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I have Intel Core 2 Duo processor which is x86_64, I have installed Microsoft Virtual PC on this Intel laptop, when I tried to install x86_64 Ubuntu(amd64) on my Virtual PC, I get a kernel error message. I really would like to use Ubuntu on this machine. Can anyone help?

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closed as not a real question by Gilles, andrewsomething, htorque, belacqua, Jjed Aug 22 '12 at 19:02

It's difficult to tell what is being asked here. This question is ambiguous, vague, incomplete, overly broad, or rhetorical and cannot be reasonably answered in its current form. For help clarifying this question so that it can be reopened, visit the help center.If this question can be reworded to fit the rules in the help center, please edit the question.

What is the error message? Copy it exactly. What version of Windows do you run? 32-bit or 64-bit? How did you do the installation of Ubuntu? – Gilles Aug 15 '12 at 15:31
Why don't you try virtualbox? – Mitch Aug 15 '12 at 15:43
We need the exact kernel error. Going about this with the information you have given is similar to trying to read in the dark without knowing where the book is. – hexafraction Aug 15 '12 at 15:55

tl;dr: Use VirtualBox. Don't use VPC.

Virtual PC 2007 is quite old and no longer under development. It is unlikely that any bugfixes have been put in recently. It also doesn't officially support Linux. Since I don't know the nature of your error or if there is even a fix, I recommend you use Virtualbox as it is still being updated and has great Linux support. Moreover, it is free and open-source, which helps with bugfixes and security. It is very similar:

  1. Download and install it

  2. Open the program.

  3. Click on New at the top.

  4. Set the RAM to at least 512MB if possible. 1 or more GB is recommended.

  5. Make the disk dynamic and at least 100GB. It uses about 1.8 GB on your host drive once installed and only uses more space on the host as you use space on the guest. Be sure to use the VDI option.

  6. Finish up and right click the virtual machine in the menu and click "Settings"

  7. Under System->Acceleration, turn on both the VT-x/AMD-V and the nested paging options.

  8. Click OK and start the VM.

  9. In the first run wizard, point the VM to the ISO file you downloaded for Ubuntu.

  10. Boot up and install as usual. You have no risk of damaging your Windows partitions.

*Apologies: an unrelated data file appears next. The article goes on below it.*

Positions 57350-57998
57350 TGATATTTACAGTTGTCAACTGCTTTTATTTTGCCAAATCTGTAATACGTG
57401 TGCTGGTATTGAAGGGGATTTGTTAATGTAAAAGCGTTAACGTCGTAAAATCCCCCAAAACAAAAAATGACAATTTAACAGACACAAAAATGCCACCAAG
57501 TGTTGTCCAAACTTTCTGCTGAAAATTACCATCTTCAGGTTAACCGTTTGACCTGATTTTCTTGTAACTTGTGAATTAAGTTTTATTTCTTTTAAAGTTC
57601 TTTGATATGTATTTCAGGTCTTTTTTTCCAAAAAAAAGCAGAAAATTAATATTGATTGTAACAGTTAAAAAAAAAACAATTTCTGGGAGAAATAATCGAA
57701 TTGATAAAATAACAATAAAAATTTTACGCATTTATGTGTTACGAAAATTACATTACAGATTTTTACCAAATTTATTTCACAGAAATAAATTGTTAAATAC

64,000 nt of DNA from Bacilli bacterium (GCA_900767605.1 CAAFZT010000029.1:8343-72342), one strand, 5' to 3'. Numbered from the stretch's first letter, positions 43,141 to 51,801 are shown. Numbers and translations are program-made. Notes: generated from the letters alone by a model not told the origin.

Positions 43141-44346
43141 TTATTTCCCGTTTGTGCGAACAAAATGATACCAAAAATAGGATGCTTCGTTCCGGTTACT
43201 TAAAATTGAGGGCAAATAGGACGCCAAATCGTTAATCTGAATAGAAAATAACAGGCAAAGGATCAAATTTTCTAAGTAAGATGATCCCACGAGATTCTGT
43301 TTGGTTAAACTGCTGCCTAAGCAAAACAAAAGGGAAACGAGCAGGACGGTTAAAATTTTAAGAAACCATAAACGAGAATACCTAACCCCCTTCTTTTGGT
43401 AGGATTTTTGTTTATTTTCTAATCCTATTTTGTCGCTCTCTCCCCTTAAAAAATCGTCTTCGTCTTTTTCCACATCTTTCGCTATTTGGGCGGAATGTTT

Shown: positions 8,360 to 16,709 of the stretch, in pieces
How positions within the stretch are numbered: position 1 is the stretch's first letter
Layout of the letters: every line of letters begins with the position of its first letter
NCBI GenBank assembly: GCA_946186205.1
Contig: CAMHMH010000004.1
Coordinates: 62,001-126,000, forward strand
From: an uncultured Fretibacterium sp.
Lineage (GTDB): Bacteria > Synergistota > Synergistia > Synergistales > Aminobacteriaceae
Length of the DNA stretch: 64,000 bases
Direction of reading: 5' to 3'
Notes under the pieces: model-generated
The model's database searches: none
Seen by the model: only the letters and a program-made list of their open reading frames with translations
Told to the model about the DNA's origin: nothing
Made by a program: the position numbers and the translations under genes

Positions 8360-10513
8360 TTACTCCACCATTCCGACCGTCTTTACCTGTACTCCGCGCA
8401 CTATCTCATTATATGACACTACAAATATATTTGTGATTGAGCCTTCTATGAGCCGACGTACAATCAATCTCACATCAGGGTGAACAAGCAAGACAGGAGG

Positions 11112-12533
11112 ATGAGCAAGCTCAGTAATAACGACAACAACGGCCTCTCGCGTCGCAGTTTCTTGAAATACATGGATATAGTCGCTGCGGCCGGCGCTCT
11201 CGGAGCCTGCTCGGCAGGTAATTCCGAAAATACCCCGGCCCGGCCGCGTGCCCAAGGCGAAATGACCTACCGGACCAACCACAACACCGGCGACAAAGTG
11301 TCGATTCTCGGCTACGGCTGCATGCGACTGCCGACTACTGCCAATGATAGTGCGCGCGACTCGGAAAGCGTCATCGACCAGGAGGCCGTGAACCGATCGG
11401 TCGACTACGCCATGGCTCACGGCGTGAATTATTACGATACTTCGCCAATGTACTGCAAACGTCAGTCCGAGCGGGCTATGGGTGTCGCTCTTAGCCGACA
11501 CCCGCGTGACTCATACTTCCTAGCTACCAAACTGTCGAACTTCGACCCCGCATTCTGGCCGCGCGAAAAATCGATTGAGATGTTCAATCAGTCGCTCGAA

Turning on acceleration options

If you are unable to use AMD-V, or Intel Virtualization technology, turn it on in your BIOS(You probably will have one or the other, not both), and see this answer. Note that some BIOSes and processors do not support virtualization.

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Not all Intel Core 2 Duo CPUs support Intel Virtualization so it may not be possible to turn it on. See list in my answer. – StarNamer Aug 15 '12 at 18:10

Here's my answer, ObsessiveFOSS has it summed up pretty well, but really, unless you're doing Scientific Calculations, managing large MySQL databases, 64bit operating systems are just luxury for the name. 32bit operate just as well, and probably under the Virtual Machine, a little faster. Since this is a 64bit laptop, it's capable of running both 64bit operating systems (x86_64) as well as 32bit operating systems (x86). Again as I quote ObsessiveFOSS, "Virtual PC 2007 is quite old and no longer under development. It is unlikely that any bugfixes have been put in recently. It also doesn't officially support Linux." So, I would use 32bit unless you ABSOLUTELY have to use 64, in which I have yet to encounter a situation that forces me into that corner. Virtual Box is a great, free, virtual machine that will run Ubuntu just fine.

Also a tip I would do, is to put the Kernel Error into the question, it might be that the iso was incomplete when downloaded or something along those lines. It would make the question a little bit easier to solve, just as a heads up for future questions!

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That's valid, but 64-bit is useful for more than scientific calculations. It's useful for large MySQL databases, video editing, and in 2003, bragging rights. – hexafraction Aug 15 '12 at 16:42
@ObsessiveFOSS For the common user, if you're not using it to manage a large MySQL databases, video editing, all in 2003, I think you'll be just fine. – etsr Aug 15 '12 at 16:45

The reason you can't install a 64-bit OS into Virtual PC is, as mentioned, probably because Virtual PC only supports 32-bit operation.

With VirtualBox you can install a 64-bit guest running on a 64-bit host, but only if the CPU supports hardware virtualization, otherwise you must use a 32-bit guest even if the host is running 64-bit.

Not all Intel Core 2 Duo processors support hardware virtualization; specifically it is not supported on the E4000 series (E4300, E4400, E4500 E4600 & E4700), some members of the E7000 series (e.g. E7200, E7300) or the E8190.

You may need to check the actual variant of your CPU if you want to run a 64-bit guest,

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